Welcome back to the Bundesliga, Darmstadt!
Darmstadt are back in the Bundesliga after a six-year absence thanks to an iron-clad defence and a coach who has picked up tips from an ex-teammate - none other than Liverpool manager Jürgen Klopp. bundesliga.com looks at the reasons behind the Lilies coming good in 2022/23.
The basis was undoubtedly there for a promotion push this term. The previous campaign had seen Darmstadt end fourth, missing out on the promotion/relegation play-off on goal difference and only three points out of the automatic promotion spots.
But this time round was no copy-and-paste assault on regaining a place in the big time. In 2021/22, a free-scoring attack was central to their swashbuckling effort that just fell short. This season they have succeeded by underlining the truth in the cliché that, 'Strikers win games, defenders win championships,' with Darmstadt top of the pile in Bundesliga 2 when clinching promotion with a 1-0 win over Magdeburg on Matchday 33.
Watch: Darmstadt's promotion celebrations after beating Magdeburg
"We try to defend the goal with passion," added Jannik Müller, a 29-year-old centre-back and mainstay of a back line that has conceded a miserly league-low 29 goals all season. They also tallied a stingy 13 clean sheets, not that the defenders are taking all the credit. "But our low 'goals against' total is not only the work of the defence, but of the whole team."
That is also the case of the club's promotion: this is very much a team effort.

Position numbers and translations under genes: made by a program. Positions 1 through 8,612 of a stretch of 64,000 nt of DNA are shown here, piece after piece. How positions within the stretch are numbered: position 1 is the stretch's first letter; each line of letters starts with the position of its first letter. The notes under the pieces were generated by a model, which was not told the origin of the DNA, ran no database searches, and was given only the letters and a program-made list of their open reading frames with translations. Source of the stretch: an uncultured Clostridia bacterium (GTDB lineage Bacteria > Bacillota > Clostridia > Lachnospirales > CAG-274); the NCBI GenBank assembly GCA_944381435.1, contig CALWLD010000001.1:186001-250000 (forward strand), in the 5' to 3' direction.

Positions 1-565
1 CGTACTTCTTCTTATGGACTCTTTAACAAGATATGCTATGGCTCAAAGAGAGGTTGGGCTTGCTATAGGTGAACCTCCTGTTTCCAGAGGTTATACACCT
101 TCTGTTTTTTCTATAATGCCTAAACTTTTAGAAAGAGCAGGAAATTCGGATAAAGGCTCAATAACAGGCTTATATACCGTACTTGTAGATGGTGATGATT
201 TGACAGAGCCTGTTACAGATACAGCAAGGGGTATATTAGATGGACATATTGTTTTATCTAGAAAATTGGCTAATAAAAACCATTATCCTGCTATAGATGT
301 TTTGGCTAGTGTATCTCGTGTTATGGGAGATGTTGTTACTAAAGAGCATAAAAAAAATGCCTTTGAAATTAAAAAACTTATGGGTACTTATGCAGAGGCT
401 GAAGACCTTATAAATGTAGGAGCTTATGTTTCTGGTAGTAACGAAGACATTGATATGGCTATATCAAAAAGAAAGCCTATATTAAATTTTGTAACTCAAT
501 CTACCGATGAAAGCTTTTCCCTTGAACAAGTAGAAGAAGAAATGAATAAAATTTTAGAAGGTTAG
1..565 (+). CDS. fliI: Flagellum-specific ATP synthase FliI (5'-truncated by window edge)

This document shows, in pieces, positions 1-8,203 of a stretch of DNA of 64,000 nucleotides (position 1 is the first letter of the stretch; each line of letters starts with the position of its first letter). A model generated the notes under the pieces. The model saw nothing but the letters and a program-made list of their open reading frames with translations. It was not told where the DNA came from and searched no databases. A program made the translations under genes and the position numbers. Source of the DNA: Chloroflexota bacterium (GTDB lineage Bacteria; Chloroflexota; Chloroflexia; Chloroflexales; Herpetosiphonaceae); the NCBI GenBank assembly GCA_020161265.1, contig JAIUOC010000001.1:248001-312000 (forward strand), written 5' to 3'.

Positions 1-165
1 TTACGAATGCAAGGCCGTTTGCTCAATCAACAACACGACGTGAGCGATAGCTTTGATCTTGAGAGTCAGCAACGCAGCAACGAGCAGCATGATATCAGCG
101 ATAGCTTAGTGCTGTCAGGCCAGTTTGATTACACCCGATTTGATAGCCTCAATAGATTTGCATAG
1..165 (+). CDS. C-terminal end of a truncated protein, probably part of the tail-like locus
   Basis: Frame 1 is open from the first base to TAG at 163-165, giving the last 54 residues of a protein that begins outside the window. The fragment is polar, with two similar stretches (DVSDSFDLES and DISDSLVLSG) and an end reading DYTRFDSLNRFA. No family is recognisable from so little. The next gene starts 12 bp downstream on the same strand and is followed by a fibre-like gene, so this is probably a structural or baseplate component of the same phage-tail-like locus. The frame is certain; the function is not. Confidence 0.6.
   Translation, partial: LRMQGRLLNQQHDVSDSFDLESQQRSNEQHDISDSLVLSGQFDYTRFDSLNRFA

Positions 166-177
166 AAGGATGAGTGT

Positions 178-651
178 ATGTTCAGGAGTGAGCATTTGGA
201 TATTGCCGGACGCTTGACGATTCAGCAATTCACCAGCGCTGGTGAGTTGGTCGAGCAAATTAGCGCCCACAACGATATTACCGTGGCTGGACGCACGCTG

Boss Torsten Lieberknecht has used no fewer than 26 players in the league, while 14 men have got on the scoresheet. Only striker Phillip Tietz has reached double figures, but with veteran goalkeeper Marcel Schuhen saving a league-high 77 percent of shots he faced, every goal scored virtually counted double.
"We give everything, whether it's in training or in recovery. That means putting the pedal to the metal all the time," said Tietz, whose team has won 14 matches by a single goal. "That gives you a certain desire for the weekend, and it spurs us on."
Regardless of their close-run thing the season before, a look at the squad last summer would not have inspired you to instantly back Darmstadt for promotion. Luca Pfeiffer, last season's leading scorer, saw his loan ended and a move to Stuttgart materialise, and a like-for-like replacement — in the shape of Switzerland U21 striker Filip Stojilkovic — did not walk through the door until the winter transfer window. The biggest summer arrival was Christoph Zimmermann, a former Borussia Dortmund and Borussia Mönchengladbach reserve team centre-back who arrived on a free transfer from Norwich City.
Tietz had moved to Darmstadt from third-tier Wiesbaden in summer 2021, Müller was once on the books of Cologne without ever making a top-flight appearance, and who has edged towards the big time via Dynamo Dresden and a spell in Slovakia. Fabian Holland, who has been at the club since 2015, is the most experienced in terms of Bundesliga appearances with 49, while veteran midfielder Tobias Kempe has 31 — together, they account for nearly two thirds of all the top-flight games played by the squad that earned promotion. This is a club where — and here's another cliché — the team is the star, and no one tries to shine brighter than anyone else.